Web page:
With Warren Buffett at the helm, growth at Berkshire Hathaway (NYSE:BRK-A) (NYSE:BRK-B) has outpaced the S&P 500 for 39 of the past 48 years. That is a seriously impressive record -- and for investors who want to emulate the Oracle of Omaha, a tough one to repeat. But the basics of Buffett's investment strategy are simple to follow and can be seen in the businesses that Berkshire has invested in over the years. Below are the details of three stocks that make up a large portion of Berkshire's holdings that you can buy right now, along with some details on how they can make your portfolio resemble Buffett's.
Working in your wheelhouse
One of the primary themes in Buffett's investing is choosing businesses with which he is familiar. This allows Buffett to review and inspect a businesses operations more closely than if he was not knowledgeable of how a business makes and uses its money. Buffett has been very vocal about one sector in particular during the economic downturn, with his portfolio backing up his confidence -- financials. While banks and other financial firms can be extremely difficult to understand, three of Buffett's choices are relatively simple for even the novice investor.
First on the list is Wells Fargo (NYSE:WFC), one of the nation's largest banks. Wells is the No. 1 holding for Berkshire in both shares and value based on the firm's 2012 annual report. Now, banks aren't known for being the easiest to evaluate, but Wells Fargo remains the largest conventional bank in the nation, without the added confusion of investment banking operations to complicate things. As a consumer, you as an investor know the main operations of Wells Fargo -- taking in deposits and lending out funds. The more deposits and loans, the more revenue Wells can generate.
As one of the only banks to make it out of the financial crisis largely unscathed, Wells Fargo is positioned well to withstand future economic pressure and continue growing. More recently, the resurgence of the housing market has lead to more opportunities for the bank, and Wells Fargo has been at the forefront of mortgage loans origination, giving it a leading edge on new revenue generation. With its recent earnings release two weeks ago, Wells did note that revenue was slightly down, but it still produced record earnings.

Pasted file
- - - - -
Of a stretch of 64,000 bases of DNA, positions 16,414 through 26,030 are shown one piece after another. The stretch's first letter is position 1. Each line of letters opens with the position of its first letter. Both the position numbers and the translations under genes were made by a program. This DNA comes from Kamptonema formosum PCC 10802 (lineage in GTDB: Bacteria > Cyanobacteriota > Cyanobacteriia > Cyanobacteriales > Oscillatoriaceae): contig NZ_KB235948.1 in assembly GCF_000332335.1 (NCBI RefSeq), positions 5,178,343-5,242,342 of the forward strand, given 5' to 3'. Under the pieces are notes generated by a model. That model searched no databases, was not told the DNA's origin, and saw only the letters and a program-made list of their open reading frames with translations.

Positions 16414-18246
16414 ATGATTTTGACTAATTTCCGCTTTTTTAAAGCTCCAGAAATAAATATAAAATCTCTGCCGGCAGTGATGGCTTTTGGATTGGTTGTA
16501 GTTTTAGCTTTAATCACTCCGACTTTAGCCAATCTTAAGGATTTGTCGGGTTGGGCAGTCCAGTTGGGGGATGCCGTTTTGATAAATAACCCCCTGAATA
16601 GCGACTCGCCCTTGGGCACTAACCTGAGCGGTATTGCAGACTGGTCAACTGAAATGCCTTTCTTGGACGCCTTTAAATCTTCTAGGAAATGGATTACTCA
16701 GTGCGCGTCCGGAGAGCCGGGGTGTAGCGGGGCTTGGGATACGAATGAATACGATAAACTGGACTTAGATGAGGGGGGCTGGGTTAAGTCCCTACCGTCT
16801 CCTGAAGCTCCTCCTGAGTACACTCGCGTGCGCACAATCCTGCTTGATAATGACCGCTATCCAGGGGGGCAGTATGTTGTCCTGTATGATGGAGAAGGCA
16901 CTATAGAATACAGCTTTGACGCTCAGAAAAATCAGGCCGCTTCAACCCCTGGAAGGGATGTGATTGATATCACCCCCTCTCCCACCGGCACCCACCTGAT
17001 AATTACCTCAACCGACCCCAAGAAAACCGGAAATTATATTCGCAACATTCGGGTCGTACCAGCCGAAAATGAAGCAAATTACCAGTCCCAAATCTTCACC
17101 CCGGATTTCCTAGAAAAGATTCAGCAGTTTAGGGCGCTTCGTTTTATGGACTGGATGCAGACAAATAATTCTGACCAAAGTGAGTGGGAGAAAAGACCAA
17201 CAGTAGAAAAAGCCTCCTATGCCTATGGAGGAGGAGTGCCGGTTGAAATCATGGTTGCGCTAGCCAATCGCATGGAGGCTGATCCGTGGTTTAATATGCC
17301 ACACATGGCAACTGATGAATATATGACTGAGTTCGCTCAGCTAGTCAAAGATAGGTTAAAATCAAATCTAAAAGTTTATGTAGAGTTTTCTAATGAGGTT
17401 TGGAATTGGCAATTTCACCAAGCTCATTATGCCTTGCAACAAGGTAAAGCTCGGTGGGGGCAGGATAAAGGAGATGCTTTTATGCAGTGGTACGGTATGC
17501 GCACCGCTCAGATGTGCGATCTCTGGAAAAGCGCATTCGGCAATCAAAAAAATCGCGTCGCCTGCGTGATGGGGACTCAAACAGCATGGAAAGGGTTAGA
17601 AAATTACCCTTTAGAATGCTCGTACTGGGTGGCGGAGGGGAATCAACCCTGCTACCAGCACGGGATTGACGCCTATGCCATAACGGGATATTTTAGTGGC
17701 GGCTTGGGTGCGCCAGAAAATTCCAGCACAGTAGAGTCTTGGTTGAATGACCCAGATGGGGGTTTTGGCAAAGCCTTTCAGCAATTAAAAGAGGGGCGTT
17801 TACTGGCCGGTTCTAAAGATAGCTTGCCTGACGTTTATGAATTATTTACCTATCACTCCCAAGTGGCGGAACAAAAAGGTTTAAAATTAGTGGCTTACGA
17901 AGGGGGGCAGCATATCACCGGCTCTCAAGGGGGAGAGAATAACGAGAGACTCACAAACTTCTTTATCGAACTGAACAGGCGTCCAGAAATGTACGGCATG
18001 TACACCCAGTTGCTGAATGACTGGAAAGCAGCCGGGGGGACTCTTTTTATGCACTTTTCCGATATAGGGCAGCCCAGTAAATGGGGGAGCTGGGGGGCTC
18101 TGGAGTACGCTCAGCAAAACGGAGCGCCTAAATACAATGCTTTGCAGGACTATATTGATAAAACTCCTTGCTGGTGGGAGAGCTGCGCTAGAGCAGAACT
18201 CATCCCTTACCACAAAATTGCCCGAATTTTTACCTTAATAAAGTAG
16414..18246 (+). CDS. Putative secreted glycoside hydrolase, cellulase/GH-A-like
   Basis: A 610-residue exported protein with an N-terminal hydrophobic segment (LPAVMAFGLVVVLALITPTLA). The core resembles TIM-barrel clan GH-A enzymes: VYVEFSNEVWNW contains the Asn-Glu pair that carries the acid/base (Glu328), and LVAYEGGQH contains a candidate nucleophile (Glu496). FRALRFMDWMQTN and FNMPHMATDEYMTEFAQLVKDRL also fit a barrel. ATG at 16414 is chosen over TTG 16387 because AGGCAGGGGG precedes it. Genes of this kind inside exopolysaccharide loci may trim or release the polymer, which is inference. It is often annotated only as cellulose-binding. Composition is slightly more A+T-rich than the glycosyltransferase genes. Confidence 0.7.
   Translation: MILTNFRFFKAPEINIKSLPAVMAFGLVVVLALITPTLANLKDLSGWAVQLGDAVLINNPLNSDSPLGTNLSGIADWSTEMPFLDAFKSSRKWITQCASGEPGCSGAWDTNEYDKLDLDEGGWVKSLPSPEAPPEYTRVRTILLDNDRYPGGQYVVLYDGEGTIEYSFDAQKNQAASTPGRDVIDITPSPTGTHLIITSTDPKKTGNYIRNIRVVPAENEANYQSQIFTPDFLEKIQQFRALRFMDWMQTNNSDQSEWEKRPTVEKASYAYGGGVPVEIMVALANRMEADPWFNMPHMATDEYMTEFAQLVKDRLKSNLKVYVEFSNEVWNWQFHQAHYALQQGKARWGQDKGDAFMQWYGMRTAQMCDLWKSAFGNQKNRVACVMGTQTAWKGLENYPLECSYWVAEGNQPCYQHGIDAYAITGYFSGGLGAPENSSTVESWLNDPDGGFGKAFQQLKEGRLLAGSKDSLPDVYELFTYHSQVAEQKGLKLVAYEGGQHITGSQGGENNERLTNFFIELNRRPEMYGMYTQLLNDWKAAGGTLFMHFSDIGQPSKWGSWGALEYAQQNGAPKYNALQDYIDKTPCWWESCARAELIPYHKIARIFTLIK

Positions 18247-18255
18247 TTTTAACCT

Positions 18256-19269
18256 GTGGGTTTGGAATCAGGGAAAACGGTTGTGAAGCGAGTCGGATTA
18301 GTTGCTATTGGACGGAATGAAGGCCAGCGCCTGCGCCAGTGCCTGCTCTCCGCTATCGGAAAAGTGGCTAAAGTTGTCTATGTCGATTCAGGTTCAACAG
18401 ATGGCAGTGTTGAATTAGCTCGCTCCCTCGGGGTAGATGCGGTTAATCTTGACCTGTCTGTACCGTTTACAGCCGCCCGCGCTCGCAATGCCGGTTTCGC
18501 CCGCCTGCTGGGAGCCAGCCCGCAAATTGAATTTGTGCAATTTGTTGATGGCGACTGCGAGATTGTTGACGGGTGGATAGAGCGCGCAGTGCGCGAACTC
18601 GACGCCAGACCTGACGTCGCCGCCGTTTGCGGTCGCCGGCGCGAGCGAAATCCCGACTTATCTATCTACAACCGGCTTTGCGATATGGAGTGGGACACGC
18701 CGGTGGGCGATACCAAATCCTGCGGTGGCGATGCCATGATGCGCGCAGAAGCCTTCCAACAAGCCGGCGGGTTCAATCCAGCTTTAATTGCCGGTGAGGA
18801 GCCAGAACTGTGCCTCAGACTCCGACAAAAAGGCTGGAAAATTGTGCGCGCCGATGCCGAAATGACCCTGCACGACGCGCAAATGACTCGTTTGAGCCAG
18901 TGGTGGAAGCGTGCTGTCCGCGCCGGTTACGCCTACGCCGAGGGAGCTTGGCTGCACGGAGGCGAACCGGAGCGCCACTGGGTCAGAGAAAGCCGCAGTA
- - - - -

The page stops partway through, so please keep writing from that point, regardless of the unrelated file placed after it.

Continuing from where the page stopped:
Much like Wells Fargo, U.S. Bancorp (NYSE:USB) is also a conventional bank with standard banking operations. The bank is in the top five of Berkshire's holdings by share count, but drops to within the top 10 in market value. With a lesser footprint than the large banks, U.S. Bancorp has a smaller impact on the mortgage market. However, it was able to build up its commercial lending operations over the past quarter, with a 5.8% rise in revenue from that lending segment. This is a great move for the bank and its investors if the natural limit for new mortgages is coming closer. Developing other segments lead to a 6.8% increase in earnings for USB in the first quarter, another signal of strength for the bank.
American Express (NYSE:AXP), a personal finance company best known for its credit cards, is the No. 3 holding for the Berkshire by share count and No. 5 by market value as of the latest annual report. While it may be a bit more complex than the banks we've covered so far, as a consumer, you still know (and probably have experience with) the business's revenue generator. By lending money and charging interest, AmEx extends itself as a financial firm that grows with consumer spending.
Best known as a top-tier credit card provider, American Express has extended itself to lower-income demographics with its recent partnership with Wal-Mart and their Bluebird card. The company also has other operations that allow additional lending, with both personal and consumer lending. As the economy continues to garner strength, consumer lending will improve, and AmEx is poised to grab more market share.
Invest with the best
While it's unlikely that a lot of us will generate the returns that Buffett has made for Berkshire Hathaway over the years, it's still possible for you to invest like the greats. As an open example of how the Oracle invests, Berkshire's holdings are a great place to start looking for ideas. But remember that the best companies to invest in are the ones that you know and use, with the financials being another good place to start. Remember, investing for the long term like Buffett means investing in solid businesses that will withstand the test of time.
Heading to Omaha
On May 4, Berkshire Hathaway will be holding its epic annual meeting in Omaha, and the Fool will be there to bring you everything you need to know from this "Woodstock for Capitalists." Simply click here to follow along with all of the Fool's coverage.
Fool contributor Jessica Alling has no position in any stocks mentioned -- you can contact her here. The Motley Fool recommends American Express, Berkshire Hathaway, and Wells Fargo. The Motley Fool owns shares of Berkshire Hathaway and Wells Fargo. Try any of our Foolish newsletter services free for 30 days. We Fools may not all hold the same opinions, but we all believe considering a diverse range of insights makes us better investors. The Motley Fool has a disclosure policy.